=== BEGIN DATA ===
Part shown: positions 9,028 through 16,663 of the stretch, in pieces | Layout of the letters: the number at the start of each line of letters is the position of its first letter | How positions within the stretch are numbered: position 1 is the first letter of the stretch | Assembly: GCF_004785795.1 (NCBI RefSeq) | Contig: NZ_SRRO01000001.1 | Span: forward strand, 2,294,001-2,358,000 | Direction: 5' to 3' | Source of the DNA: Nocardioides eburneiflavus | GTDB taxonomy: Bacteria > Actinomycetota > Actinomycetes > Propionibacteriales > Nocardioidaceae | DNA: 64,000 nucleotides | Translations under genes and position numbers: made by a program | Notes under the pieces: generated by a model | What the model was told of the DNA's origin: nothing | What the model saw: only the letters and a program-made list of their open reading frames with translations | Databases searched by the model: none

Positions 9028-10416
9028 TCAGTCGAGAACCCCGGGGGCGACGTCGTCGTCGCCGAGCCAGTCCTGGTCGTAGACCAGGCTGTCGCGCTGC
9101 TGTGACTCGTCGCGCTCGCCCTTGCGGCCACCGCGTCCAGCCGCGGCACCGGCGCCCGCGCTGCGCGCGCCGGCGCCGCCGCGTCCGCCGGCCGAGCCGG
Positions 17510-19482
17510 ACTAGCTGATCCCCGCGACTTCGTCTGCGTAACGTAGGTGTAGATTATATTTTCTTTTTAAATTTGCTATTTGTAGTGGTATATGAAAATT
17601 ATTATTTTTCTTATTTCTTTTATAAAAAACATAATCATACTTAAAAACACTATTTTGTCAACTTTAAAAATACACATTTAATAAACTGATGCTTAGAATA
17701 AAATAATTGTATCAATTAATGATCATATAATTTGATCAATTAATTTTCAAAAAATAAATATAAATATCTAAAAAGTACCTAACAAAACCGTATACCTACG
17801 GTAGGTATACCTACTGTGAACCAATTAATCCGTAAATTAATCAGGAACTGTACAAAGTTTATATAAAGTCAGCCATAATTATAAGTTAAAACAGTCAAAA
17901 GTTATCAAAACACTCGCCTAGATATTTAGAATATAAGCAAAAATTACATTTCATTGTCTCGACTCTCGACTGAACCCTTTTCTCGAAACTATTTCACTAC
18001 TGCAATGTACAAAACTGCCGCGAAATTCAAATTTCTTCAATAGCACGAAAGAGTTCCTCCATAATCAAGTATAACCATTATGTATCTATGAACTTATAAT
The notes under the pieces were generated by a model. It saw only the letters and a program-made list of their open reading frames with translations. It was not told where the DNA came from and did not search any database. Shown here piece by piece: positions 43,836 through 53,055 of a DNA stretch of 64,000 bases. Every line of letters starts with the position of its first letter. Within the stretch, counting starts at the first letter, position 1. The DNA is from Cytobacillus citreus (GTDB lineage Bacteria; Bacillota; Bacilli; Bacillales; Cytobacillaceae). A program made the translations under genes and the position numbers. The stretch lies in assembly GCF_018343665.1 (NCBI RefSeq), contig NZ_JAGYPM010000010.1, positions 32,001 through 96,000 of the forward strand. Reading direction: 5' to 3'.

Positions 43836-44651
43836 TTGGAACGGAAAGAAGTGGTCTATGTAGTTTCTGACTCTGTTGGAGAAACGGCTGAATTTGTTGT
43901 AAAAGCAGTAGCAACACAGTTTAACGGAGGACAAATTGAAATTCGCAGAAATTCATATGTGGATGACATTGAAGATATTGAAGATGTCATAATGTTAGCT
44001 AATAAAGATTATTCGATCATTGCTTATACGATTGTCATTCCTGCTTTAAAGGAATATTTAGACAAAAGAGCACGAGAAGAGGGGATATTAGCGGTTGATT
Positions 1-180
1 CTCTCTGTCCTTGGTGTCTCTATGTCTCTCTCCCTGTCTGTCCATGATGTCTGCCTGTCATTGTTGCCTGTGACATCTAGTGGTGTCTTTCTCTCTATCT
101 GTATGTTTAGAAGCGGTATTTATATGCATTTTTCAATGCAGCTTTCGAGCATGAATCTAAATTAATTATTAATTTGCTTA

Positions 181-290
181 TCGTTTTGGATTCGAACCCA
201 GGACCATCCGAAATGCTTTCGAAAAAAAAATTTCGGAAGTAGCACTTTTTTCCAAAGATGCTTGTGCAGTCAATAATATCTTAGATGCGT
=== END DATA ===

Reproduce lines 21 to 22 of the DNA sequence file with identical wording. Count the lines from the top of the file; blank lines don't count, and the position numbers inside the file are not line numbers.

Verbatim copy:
181 TCGTTTTGGATTCGAACCCA
201 GGACCATCCGAAATGCTTTCGAAAAAAAAATTTCGGAAGTAGCACTTTTTTCCAAAGATGCTTGTGCAGTCAATAATATCTTAGATGCGT